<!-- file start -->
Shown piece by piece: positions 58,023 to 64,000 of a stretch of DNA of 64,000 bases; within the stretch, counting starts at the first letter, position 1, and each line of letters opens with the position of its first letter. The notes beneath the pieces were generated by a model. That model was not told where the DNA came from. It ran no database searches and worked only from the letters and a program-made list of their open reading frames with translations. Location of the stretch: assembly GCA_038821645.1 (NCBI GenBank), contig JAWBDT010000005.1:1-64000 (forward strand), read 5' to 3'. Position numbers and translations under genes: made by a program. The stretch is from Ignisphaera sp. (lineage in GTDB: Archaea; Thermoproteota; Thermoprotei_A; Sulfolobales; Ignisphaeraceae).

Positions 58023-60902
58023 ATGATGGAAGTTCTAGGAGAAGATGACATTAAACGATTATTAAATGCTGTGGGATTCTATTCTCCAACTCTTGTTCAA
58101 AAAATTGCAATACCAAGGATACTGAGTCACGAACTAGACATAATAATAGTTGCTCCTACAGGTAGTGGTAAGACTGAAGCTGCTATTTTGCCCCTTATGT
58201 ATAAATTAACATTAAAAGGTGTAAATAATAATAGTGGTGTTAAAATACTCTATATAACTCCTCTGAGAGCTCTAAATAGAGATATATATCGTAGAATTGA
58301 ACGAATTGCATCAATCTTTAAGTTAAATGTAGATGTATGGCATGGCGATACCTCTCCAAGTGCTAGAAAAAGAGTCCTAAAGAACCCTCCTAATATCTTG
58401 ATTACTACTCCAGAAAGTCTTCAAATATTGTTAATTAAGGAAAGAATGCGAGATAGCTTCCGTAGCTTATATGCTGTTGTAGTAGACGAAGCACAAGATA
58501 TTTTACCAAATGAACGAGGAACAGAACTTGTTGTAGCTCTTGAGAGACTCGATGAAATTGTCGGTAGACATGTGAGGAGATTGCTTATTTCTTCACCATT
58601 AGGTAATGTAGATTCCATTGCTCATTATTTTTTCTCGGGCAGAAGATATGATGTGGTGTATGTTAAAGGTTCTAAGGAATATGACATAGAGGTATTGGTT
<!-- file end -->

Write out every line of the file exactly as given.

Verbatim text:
Shown piece by piece: positions 58,023 to 64,000 of a stretch of DNA of 64,000 bases; within the stretch, counting starts at the first letter, position 1, and each line of letters opens with the position of its first letter. The notes beneath the pieces were generated by a model. That model was not told where the DNA came from. It ran no database searches and worked only from the letters and a program-made list of their open reading frames with translations. Location of the stretch: assembly GCA_038821645.1 (NCBI GenBank), contig JAWBDT010000005.1:1-64000 (forward strand), read 5' to 3'. Position numbers and translations under genes: made by a program. The stretch is from Ignisphaera sp. (lineage in GTDB: Archaea; Thermoproteota; Thermoprotei_A; Sulfolobales; Ignisphaeraceae).

Positions 58023-60902
58023 ATGATGGAAGTTCTAGGAGAAGATGACATTAAACGATTATTAAATGCTGTGGGATTCTATTCTCCAACTCTTGTTCAA
58101 AAAATTGCAATACCAAGGATACTGAGTCACGAACTAGACATAATAATAGTTGCTCCTACAGGTAGTGGTAAGACTGAAGCTGCTATTTTGCCCCTTATGT
58201 ATAAATTAACATTAAAAGGTGTAAATAATAATAGTGGTGTTAAAATACTCTATATAACTCCTCTGAGAGCTCTAAATAGAGATATATATCGTAGAATTGA
58301 ACGAATTGCATCAATCTTTAAGTTAAATGTAGATGTATGGCATGGCGATACCTCTCCAAGTGCTAGAAAAAGAGTCCTAAAGAACCCTCCTAATATCTTG
58401 ATTACTACTCCAGAAAGTCTTCAAATATTGTTAATTAAGGAAAGAATGCGAGATAGCTTCCGTAGCTTATATGCTGTTGTAGTAGACGAAGCACAAGATA
58501 TTTTACCAAATGAACGAGGAACAGAACTTGTTGTAGCTCTTGAGAGACTCGATGAAATTGTCGGTAGACATGTGAGGAGATTGCTTATTTCTTCACCATT
58601 AGGTAATGTAGATTCCATTGCTCATTATTTTTTCTCGGGCAGAAGATATGATGTGGTGTATGTTAAAGGTTCTAAGGAATATGACATAGAGGTATTGGTT